direct the waves to the X-axis and Y-axis receiving transducers, which reconvert them
into an electrical signal. The signal is represented by a wavy curve on a oscillograph.
2. When the touchscreen is touched, the finger absorbs a portion of the wave passing across
the surface of the panel. The signal received by the receiving transducers is then
compared to the wavy curve that is produced when the touchscreen is not touched. The
microprocessor in the controller recognizes the change of the wave and calculates a
coordinate. This process happens independently for both the X and Y axes. The
coordinates are transmitted to the host for processing. Y- axis transmitting transducer Y-
axis receiving transducer. Array of reflectors X- axis receiving transducer X- axis
transmitting transducer Edge of Active Area.
The touchscreen made by surface acoustic wave is incomparable for clarity and
reliability, even in public environment. It mainly features pure glass for durable scratch-
resistant surface, superior image clarity, and light transmission. The SAW can be used in
public places in open environment.
Furthermore, it is sensitive and fast on response, accurate touch position performance.
The SAW system works much like the resistive system, allowing a touch with almost any
object, except hard and small objects like a pen tip.
SAW can be used in any and all applications for the best possible image clarity an
unlimited life. The SAW is specially designed to prevent dust or water from influencing
the SAW touchscreen performance. The transducers are completely hidden and protected
inside the covering eliminating risk of damage during integration. It is easy to install and
maintain inside the kiosk.
The structure of a Capacitive touchscreen:
Capacitive touchscreen is a four multi-layer glass. The two sides of the glass substrate are coated
with uniform conductive ITO (indium tin oxide) coating. The thickness of 0.0015 millimeter
silicon dioxide hard coating are coated on the front side of ITO coating layer. There are
electrodes on the four corners for launching electric current.
Figure.4: Construction of Capacitive Touch Screen
1. Small amount of voltage is applied to the electrodes on the four corners
2. A human body is an electric conductor, so when you touch the screen with a finger, a
slight amount of current is drawn, creating a voltage drop.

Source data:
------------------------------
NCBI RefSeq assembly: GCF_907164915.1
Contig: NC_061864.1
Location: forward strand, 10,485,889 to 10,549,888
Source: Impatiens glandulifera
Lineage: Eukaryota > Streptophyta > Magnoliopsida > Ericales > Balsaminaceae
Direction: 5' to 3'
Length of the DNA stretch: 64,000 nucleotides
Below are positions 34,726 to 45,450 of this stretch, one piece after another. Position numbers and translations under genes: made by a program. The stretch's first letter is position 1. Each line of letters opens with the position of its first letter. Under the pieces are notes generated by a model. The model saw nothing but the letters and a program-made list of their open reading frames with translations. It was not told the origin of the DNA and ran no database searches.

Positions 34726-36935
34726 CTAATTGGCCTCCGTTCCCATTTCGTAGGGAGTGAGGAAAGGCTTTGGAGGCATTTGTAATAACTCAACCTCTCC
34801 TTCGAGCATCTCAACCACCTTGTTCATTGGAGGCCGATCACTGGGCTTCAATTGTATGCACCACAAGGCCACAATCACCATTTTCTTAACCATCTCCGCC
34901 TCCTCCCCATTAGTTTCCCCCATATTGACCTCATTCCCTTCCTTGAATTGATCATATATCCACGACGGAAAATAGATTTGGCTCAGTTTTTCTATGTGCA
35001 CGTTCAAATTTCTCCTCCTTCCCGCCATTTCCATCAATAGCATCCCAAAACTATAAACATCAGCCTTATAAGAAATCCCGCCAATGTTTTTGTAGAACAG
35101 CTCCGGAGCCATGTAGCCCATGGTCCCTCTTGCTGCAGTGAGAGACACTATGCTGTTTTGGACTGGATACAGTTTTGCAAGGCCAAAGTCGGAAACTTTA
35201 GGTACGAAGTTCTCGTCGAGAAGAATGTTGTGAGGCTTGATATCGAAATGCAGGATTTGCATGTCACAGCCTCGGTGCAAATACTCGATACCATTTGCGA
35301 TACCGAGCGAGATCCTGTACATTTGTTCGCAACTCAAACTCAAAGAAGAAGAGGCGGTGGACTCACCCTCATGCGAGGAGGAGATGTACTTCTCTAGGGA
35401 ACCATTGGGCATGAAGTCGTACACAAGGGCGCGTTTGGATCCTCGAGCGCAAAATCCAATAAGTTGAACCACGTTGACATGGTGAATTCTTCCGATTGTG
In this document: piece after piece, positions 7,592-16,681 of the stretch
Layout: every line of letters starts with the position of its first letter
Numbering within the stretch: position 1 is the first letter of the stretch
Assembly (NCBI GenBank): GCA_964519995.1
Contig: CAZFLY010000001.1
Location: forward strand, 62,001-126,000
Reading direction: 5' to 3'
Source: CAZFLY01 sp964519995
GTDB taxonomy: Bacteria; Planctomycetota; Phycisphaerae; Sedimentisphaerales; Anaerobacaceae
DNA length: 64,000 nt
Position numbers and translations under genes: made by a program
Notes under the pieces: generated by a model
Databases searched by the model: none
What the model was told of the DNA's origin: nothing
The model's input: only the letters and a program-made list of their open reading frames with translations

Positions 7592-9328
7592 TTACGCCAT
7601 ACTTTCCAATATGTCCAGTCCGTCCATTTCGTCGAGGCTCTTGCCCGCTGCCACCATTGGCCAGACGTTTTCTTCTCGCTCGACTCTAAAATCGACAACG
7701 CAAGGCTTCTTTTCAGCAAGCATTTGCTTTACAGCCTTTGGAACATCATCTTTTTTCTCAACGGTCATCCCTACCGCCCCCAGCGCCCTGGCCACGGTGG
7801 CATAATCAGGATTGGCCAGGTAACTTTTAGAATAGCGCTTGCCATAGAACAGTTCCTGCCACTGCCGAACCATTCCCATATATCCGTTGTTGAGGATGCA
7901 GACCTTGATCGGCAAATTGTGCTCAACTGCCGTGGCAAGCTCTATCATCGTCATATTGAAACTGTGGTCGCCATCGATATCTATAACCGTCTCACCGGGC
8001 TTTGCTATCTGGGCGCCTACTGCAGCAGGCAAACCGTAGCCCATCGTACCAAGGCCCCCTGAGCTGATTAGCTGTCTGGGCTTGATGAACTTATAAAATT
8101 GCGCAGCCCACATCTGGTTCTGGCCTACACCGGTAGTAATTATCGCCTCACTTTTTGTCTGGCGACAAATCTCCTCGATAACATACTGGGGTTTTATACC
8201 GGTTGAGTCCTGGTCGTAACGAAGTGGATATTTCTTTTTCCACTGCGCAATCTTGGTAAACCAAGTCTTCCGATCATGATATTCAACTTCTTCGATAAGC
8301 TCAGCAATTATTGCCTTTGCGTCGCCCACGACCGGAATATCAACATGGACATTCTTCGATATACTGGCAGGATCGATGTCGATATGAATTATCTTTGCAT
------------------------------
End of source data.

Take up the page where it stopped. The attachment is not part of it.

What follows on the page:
3. The current respectively drifts to the electrodes on the four corners. Theoretically, the
amount of current that drifts through the four electrodes should be proportional to the
distance from the touch point to the four corners.
4. The controller precisely calculates the proportion of the current passed through the four
electrodes and figures out the X/Y coordinate of a touch point.
One advantage of the capacitive system over the resistive system is that it transmits almost
92% of the light emitted from the monitor, whereas the resistive system transmits only about
75%. This gives the capacitive system a much clearer picture than the resistive system. Also
the capacitive system has very long life (about 225 million clicks). The bad news is that this
touchscreen type cannot be activated by contact with inanimate objects (e.g., the gloves that
being used for wearing). There are mainly two subtypes: one cannot register more than one
touch at a time, while the other called ‘Multitouch’ (used in Apple iPhone and iPod) does. It
is not damaged by running water applied to the active area. Our capacitive touch screens
withstand contaminants such as grease, dirt, water, running liquid and harsh chemicals.
Conventional optical-touch systems use an array of infrared (IR) light-emitting diodes (LEDs)
on two adjacent bezel edges of a display, with photosensors placed on the two opposite bezel
edges to analyze the system and determine a touch event. The LED and photosensor pairs create
a grid of light beams across the display. An object (such as a finger or pen) that touches the
screen interrupts the light beams, causing a measured decrease in light at the corresponding
photosensors. The measured photosensor outputs can be used to locate a touch-point coordinate.
Widespread adoption of infrared touchscreen has been hampered by two factors: the relatively
high cost of the technology compared to competing touch technologies and the issue of
performance in bright ambient light. This latter problem is a result of background light
increasing the noise floor at the optical sensor, sometimes to such a degree that the touchscreen’s
LED light cannot be detected at all, causing a temporary failure of the touch screen. This is most
pronounced in direct sunlight conditions where the sun has a very high energy distribution in the